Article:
Fridström said that the general state of global subsea infrastructure is good. “The world is still connected through a number of older cables combined with newer cables built on complementary routes to existing infrastructure,” Fridström explained.

“There are more paths across oceans than ever before, making the resilience to failures much better.

“There are still a few locations with a high density of cables, like the Red Sea, where networks face diversity issues. But, in general, the status of this infrastructure is good.

 

“While it is hard to protect cables against real-world attacks, there are a number of ongoing initiatives to better protect infrastructure. By just adding more diverse cables, you limit the damage of an attack and hopefully reduce the interest in executing an attack in the first place.”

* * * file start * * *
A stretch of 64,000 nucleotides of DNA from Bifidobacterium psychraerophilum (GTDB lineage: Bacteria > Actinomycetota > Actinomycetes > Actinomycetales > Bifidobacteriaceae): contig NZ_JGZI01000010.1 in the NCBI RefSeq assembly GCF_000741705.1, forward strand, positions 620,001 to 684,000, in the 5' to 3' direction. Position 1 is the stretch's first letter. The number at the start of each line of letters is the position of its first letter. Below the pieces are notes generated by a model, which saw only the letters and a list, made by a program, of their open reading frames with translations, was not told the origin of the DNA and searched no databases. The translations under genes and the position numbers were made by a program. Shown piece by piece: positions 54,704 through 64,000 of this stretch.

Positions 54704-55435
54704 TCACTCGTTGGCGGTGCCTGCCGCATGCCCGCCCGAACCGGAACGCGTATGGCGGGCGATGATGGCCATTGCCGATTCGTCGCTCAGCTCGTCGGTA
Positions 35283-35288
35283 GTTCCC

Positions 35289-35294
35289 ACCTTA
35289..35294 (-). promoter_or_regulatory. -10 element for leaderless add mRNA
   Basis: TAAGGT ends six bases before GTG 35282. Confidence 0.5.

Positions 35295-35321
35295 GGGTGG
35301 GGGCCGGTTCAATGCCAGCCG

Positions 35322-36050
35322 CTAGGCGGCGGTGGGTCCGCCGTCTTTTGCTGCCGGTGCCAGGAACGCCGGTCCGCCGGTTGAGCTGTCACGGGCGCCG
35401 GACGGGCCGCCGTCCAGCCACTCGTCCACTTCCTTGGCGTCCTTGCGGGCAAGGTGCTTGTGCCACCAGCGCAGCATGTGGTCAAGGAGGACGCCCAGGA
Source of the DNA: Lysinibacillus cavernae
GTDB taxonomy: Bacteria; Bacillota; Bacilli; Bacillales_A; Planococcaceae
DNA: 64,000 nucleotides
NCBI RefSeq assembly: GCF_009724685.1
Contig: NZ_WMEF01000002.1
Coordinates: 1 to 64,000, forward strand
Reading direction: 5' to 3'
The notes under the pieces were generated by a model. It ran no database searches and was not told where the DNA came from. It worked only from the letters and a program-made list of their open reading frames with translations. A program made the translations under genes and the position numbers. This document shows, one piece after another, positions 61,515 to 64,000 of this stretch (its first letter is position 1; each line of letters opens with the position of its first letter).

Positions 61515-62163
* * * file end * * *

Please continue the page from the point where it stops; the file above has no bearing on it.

Fridström said that connecting Africa directly to South America and Asia are two ways of improving Africa’s resilience specifically. “Unfortunately, new sea cables are very expensive, so it may take a while before Africa is fully protected from cable cuts,” Fridström concluded.

The Bottom Line

The recent internet blackout in Africa reveals deficits in the state of the global connectivity network, vital for economies and societies around the world.

While the overall health of subsea infrastructure might be considered “good”, and new technologies are emerging to provide resiliency while scaling to meet global demands, conflicts in areas like the Red Sea present a wider threat to stability both in the region and worldwide.

Africa’s internet infrastructure stands exposed as fragile. But this vulnerability isn’t just a regional problem. The engineering of redundant and modern submarine fiber infrastructure is presented as the only viable — but expensive — solution to counter risks and vulnerabilities such as natural disasters, infrastructure manipulation, espionage, cyberwarfare, cyberattacks, and real-world physical attacks and disruptions.